According to the most recent National Health Survey by the Australian Bureau of Statistics (2006), over 215,000 Australians visit a chiropractor each week. Today, chiropractic receives wide public acceptance and is considered a part of mainstream health care. Further, an international study by John Astin, published in the Journal of the American Medical Association in 1998, confirmed that chiropractic patients generally use both chiropractic and medical services and want cooperation between their chosen health providers.

Education and the Content and Character of Chiropractic

Through their extensive 5-year university training, chiropractors are uniquely positioned to help patients lead healthy lifestyles using drug-free preventative care. Developments in chiropractic education have enabled chiropractors to deliver the highest levels of care to patients. Chiropractors, through their extensive university training, are equipped to provide their patients with an extremely versatile form of care that calls on a variety of disciplines.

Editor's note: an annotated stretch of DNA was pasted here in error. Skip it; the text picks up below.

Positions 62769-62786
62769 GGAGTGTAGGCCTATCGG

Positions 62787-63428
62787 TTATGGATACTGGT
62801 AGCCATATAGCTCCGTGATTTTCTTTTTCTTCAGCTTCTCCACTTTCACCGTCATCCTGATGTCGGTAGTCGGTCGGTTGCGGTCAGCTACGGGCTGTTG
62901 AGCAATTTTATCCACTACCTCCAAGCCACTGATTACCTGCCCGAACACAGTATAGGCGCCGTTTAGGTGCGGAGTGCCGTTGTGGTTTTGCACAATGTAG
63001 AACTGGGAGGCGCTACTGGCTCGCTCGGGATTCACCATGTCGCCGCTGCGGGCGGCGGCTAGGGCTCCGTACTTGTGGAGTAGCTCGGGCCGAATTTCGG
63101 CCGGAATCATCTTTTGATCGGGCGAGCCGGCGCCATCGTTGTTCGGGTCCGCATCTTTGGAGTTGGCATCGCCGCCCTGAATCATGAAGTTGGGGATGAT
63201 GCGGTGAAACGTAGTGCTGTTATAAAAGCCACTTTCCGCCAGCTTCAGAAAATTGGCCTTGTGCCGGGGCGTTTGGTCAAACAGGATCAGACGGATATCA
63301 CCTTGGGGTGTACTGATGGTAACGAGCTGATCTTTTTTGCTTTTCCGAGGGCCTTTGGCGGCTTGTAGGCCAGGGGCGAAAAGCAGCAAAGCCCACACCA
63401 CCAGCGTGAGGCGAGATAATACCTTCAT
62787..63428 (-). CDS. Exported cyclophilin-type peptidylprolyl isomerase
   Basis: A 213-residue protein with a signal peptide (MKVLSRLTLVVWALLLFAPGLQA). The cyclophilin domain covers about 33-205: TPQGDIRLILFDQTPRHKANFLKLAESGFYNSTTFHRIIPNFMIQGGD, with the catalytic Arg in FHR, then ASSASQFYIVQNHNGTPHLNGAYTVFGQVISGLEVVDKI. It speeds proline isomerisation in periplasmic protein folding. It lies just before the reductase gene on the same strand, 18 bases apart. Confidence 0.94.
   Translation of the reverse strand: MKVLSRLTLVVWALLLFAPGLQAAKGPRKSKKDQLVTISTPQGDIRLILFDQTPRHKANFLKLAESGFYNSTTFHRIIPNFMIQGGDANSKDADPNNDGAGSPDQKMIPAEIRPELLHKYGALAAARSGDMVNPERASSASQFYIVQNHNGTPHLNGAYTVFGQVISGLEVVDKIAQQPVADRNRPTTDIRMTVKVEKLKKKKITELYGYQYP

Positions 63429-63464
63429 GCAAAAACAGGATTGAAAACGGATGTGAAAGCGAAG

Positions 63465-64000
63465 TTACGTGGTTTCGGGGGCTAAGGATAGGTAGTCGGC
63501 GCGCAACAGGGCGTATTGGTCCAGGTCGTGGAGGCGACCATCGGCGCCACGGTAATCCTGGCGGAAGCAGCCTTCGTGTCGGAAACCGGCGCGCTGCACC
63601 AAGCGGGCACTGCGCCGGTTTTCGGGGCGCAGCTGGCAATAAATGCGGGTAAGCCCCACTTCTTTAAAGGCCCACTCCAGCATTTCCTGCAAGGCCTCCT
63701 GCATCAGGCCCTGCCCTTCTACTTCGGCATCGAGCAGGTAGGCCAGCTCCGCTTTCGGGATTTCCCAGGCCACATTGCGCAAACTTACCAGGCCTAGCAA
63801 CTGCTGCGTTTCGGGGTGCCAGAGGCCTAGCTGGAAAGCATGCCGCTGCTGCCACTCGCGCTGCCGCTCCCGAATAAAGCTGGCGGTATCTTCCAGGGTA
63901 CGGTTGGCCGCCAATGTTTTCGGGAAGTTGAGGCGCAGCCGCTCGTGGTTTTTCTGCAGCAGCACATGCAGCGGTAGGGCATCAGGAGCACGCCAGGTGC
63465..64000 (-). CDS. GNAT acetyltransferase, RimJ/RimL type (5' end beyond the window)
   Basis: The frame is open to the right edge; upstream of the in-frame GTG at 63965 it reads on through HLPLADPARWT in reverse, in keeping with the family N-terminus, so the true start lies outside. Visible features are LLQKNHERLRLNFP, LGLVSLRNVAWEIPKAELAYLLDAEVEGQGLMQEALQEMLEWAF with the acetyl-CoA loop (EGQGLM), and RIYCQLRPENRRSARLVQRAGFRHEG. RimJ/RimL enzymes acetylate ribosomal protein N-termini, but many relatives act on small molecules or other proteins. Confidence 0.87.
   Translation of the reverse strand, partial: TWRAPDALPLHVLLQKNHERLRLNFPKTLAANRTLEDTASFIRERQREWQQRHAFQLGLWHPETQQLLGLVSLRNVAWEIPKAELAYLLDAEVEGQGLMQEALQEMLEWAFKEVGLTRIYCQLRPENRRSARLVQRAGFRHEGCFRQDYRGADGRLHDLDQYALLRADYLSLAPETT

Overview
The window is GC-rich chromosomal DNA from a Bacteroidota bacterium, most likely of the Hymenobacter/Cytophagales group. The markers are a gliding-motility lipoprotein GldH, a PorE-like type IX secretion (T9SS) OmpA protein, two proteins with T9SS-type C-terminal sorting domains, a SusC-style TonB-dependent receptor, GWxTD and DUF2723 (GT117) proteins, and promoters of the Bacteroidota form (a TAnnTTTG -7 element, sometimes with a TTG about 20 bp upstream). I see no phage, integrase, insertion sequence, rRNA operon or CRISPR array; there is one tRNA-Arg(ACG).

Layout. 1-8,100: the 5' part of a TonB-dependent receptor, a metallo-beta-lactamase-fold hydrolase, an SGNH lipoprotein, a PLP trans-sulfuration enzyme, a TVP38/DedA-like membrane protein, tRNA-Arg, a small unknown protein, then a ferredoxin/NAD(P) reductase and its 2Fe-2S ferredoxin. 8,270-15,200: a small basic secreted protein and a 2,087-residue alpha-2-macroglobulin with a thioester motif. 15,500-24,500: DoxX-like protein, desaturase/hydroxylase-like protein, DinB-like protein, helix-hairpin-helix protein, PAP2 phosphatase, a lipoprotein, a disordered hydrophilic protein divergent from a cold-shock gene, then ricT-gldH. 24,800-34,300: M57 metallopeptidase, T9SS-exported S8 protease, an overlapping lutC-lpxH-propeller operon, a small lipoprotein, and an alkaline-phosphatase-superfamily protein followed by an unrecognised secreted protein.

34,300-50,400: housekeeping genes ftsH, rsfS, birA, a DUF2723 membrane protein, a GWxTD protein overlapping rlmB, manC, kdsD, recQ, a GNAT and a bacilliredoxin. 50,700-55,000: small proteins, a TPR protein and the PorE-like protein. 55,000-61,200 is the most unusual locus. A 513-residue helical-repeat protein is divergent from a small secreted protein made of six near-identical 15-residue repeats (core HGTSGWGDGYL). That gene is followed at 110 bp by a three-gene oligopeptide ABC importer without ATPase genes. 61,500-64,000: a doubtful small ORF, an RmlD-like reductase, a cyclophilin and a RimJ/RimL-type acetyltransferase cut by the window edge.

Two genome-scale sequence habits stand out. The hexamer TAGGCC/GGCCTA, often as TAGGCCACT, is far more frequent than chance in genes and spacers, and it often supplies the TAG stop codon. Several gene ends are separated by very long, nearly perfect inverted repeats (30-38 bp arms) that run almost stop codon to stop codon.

These courses are of similar length and depth as medical courses, but focus on promoting healthier lifestyles via better body function rather than on drugs and surgery. Accordingly, chiropractic education involves a special emphasis on anatomy, physiology, pathology, neurology, biomechanics, X-ray, spinal adjustment techniques and related subjects.